When we think of a bow and arrows, we think of the famous West Indians of those American Wester movies or even the ancient hunters who used rudimentary hunting tools to capture their prey. If you are a hunter, without a doubt the use of the bow for hunting is much more common than the discipline I am going to tell you about since bowfishing is an incipient technique that has become fashionable in the last few years.
The purists may say that this has nothing to do with traditional angling, and they may be right, but to ignore this technique would not be a good idea, since learning about new styles, modalities, and ways of practicing our favorite sport is the best way to know how to choose what we like and what we don’t like.
Bowfishing consists of launching an arrow from the fishing spot we have chosen, towards a point where we spot a school of fish, this arrow is attached by a line to a reel located on the bow itself, so after launching it, we can pick it up without problems, with the luck or not of having caught a specimen.
This technique originates from the United States, where it is called Bowfishing, and is very popular especially among the youngest, who are looking for new forms of amusement. But in reality, bow and arrow fishing is nothing new, since, as we have said, the Native Americans, whether from the North or the South, used these tools to bring home the day’s food.
Equipment Required for Bowfishing
This technique requires some marksmanship as casts are made at several tens of meters, from land or boat, and usually in calm water areas such as lakes, marshes, reservoirs, or rivers. Some commonly hunted freshwater species include grass carp, common carp, bighead carp, crocodile, and paddlefish. In saltwater, rays and sharks are regularly pursued.
Bows are generally very simple. Some bows have LED flashlights for nighttime viewing. Most bows do not have a lot of weight, as the lighter they are the easier they are to use, and when we have taken several shots a lightweight will be appreciated. There are two main types of bows.
Compound bows with pulleys, these use a system of pulleys to help the archer.
Archery arrows are considerably heavier and stronger than those used in other types of archery and are most commonly constructed of five to sixteen-inch fiberglass, but materials such as aluminum, carbon fiber, and carbon fiberglass-reinforced fiberglass are also used for consistency.
Arrows used for bowfishing usually lack fletching, the “feathers” that accompany the arrow at the bottom of the shaft, as they can cause the arrow to change direction to one side or the other underwater and are not necessary at the relatively short distances associated with bowfishing. The line is attached to the arrow by tying them to a hole in the shaft of the arrow or by using a sliding system.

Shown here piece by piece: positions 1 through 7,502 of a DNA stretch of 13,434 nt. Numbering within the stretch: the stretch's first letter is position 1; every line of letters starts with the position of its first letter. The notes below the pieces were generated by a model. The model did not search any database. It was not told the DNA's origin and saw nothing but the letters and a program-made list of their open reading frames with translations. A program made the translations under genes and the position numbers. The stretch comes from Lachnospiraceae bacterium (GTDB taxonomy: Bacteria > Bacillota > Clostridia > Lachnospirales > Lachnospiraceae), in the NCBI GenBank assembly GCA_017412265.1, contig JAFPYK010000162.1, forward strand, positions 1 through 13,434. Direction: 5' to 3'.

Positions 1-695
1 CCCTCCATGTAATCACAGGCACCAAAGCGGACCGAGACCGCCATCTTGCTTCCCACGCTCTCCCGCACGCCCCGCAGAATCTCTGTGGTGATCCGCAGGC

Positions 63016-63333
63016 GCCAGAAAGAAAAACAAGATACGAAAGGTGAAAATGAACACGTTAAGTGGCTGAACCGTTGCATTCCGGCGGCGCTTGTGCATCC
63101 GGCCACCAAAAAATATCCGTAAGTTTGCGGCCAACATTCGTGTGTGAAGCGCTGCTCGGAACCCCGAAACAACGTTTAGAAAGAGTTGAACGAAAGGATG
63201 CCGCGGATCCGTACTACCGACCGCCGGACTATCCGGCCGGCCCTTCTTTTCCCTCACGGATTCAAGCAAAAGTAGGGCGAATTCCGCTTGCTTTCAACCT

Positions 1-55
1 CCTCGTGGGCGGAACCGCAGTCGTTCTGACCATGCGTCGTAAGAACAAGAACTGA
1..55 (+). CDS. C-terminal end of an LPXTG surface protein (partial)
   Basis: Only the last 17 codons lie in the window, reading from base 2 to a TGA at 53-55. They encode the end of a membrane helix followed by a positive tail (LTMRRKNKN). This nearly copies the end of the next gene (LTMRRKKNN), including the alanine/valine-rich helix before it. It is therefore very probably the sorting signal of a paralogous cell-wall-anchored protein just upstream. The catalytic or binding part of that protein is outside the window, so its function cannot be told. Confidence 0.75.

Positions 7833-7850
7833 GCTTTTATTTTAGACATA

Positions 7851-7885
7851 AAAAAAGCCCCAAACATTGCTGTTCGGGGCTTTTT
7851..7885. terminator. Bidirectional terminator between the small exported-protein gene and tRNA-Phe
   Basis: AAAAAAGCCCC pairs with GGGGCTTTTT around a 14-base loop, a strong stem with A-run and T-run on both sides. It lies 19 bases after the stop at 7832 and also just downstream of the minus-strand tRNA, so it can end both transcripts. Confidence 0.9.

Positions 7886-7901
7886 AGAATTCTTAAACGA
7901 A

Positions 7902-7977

The Fishing Line
Bowfishing line is often made of braided nylon, Dacron, or Spectra. Commonly used line weights range from 35 to 180 kg (80 to 400 pounds), or up to 275 kg (600 pounds) in the case of bowhunting for alligators, which is common in the southern United States. The color of the line is usually lime green, white, or neon orange.
Two types of reels are commonly used in bowfishing:
Spin Cast reels are the most common and simplest reels; they consist of a circular spool with an internal spool, the line is wrapped by hand and then fixed in a slot holding the line. When the arrow is shot, the line comes out of the holder and is pulled off the reel at high speed.
The fish are caught by pulling the line by hand; casing reels are the least effective in this style of fishing, an alternative is to use these reels together with a float system so that when the arrow falls the retrieve is easier and this also allows us to catch heavier fish.
Retriever reels have a “bottle” that holds the line in place. When shot, the line comes out until the arrow goes too far and the line runs out or the hunter/fisherman pushes down a stop or braking device that can prevent a fish from swimming longer distances. Some retrieve reels have slots cut into them and are known as slotted retrieve reels. They are commonly used for alligator, crocodile, shark, and other big game fishing.
How to Bowfishing? Techniques
Also from boat and shore, using a fishing wader to practice this modality can be a good and effective option as long as the hunter/fisherman does not mind getting soaked. Wading in rivers allows the shooter to get much closer to the fish, as long as it is done stealthily and skillfully.
Another technique is to stand on large rocks in the shallow parts of rivers. This provides a better view out of the water. Going from rock to rock in a river with two hunters makes the fish move if they are inactive. It is good to go in pairs, while one hunter is wading, the other stands still from a rock.
All of these river techniques work best for carp or catfish and depending on the area we are in.